Thermal thresholds increase the vulnerability of coastal Los Angeles to temperature-linked increases in West Nile virus transmission
Lecture | October 15 | 11:30 a.m.-12:30 p.m. | 5101 Berkeley Way West
Dr. Nicholas Skaff is a postdoctoral scholar in the Division of Environmental Health Sciences in the Berkeley School of Public Health. His expertise spans the ecology, evolution and epidemiology of vector-borne diseases in changing environments.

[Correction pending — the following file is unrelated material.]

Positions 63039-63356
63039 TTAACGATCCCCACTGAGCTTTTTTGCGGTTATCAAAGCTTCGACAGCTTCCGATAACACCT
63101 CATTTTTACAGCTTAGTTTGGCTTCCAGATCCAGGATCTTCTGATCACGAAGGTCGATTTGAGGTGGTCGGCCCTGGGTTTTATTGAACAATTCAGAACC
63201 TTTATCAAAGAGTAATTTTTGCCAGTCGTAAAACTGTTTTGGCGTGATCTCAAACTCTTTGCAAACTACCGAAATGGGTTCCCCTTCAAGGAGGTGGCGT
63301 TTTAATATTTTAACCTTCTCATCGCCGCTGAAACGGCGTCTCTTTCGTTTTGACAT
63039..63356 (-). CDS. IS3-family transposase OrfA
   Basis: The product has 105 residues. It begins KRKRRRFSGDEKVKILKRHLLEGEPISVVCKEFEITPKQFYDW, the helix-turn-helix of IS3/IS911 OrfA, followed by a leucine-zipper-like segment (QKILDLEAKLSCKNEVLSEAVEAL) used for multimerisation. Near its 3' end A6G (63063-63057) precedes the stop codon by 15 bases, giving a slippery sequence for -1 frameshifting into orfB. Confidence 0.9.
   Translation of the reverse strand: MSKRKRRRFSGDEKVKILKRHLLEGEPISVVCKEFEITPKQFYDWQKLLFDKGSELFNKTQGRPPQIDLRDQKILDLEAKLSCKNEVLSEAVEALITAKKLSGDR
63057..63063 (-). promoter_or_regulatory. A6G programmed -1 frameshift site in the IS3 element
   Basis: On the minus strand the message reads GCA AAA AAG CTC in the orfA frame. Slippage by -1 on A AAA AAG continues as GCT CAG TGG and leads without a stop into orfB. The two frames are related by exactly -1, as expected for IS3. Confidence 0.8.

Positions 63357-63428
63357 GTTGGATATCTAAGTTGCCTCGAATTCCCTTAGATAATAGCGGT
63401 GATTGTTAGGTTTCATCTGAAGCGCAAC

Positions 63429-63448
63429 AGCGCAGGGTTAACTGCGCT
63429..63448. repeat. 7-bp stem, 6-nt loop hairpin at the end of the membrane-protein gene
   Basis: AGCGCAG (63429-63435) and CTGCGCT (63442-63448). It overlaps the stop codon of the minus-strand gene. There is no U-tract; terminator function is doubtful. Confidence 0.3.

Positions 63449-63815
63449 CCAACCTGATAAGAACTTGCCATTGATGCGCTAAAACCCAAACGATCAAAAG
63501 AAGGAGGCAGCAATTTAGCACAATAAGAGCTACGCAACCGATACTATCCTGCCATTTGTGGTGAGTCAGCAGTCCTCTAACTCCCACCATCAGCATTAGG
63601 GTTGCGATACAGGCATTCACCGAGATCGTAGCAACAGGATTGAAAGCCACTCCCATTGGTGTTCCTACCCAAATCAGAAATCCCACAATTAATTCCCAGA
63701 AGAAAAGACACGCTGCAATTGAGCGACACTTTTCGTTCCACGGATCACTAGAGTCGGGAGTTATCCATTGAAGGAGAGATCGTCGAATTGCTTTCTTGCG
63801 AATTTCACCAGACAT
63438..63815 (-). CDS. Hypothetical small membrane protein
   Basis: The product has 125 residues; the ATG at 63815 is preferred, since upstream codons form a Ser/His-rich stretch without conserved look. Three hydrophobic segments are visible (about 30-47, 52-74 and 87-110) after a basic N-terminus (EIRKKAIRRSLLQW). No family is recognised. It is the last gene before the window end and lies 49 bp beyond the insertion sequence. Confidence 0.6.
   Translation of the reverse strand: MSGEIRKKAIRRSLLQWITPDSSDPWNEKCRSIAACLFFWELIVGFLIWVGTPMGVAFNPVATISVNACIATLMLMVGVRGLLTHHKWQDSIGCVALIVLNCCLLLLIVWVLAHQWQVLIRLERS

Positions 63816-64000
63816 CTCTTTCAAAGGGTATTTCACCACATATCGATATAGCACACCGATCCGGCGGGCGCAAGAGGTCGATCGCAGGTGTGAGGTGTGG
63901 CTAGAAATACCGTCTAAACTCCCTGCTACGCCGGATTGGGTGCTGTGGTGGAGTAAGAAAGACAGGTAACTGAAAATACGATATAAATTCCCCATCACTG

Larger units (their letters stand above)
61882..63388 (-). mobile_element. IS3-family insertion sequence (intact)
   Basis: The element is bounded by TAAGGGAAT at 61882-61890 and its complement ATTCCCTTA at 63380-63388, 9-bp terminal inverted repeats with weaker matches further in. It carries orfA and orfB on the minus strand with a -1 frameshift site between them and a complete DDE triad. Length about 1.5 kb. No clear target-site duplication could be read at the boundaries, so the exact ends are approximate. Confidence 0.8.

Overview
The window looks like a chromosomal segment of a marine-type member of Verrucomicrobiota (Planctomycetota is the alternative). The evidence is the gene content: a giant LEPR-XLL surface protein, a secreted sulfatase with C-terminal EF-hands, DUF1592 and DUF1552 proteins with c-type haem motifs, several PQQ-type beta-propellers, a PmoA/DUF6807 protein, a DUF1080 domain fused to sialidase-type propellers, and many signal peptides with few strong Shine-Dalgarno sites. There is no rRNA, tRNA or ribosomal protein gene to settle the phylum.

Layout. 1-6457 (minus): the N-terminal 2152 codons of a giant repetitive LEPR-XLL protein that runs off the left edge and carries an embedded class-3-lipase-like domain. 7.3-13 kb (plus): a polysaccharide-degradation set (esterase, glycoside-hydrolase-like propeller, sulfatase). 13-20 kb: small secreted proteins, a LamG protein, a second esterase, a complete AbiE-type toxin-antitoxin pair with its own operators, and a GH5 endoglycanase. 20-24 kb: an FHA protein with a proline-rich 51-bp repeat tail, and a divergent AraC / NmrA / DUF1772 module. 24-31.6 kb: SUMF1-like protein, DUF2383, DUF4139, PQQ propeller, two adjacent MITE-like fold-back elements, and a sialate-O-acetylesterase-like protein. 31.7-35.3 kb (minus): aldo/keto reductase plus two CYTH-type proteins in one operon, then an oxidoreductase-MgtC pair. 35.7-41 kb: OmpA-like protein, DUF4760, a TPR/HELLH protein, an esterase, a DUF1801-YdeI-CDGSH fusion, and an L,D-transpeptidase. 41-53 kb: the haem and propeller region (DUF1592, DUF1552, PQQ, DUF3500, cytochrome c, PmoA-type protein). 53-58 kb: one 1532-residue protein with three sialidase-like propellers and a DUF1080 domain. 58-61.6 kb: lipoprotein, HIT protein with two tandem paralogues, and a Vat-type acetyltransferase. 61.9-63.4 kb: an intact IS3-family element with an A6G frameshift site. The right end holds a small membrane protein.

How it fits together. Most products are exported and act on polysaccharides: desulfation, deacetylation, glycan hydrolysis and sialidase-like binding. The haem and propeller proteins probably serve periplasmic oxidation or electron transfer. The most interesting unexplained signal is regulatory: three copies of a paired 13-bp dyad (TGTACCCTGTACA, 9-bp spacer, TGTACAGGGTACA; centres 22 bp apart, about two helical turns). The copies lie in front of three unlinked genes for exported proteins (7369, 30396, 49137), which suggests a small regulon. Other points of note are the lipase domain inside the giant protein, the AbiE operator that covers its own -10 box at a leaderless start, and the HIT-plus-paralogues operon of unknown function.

Temperature variation across critical threshold ranges can generate highly localized discontinuities in infectious disease transmission. Here, we present results showing that transmission of West Nile virus (WNV), the most common mosquito-borne pathogen in North America, is strongly associated with temperature in coastal, but not inland Los Angeles. We identify through machine learning analysis a narrow threshold temperature range that acts as a strong regulator of WNV transmission and show how this results in abrupt, temperature-associated outbreaks of human WNV only in coastal locations. Our work demonstrates geographically localized vulnerability to climate change, with striking differences occurring across small regions even within a single metropolitan area.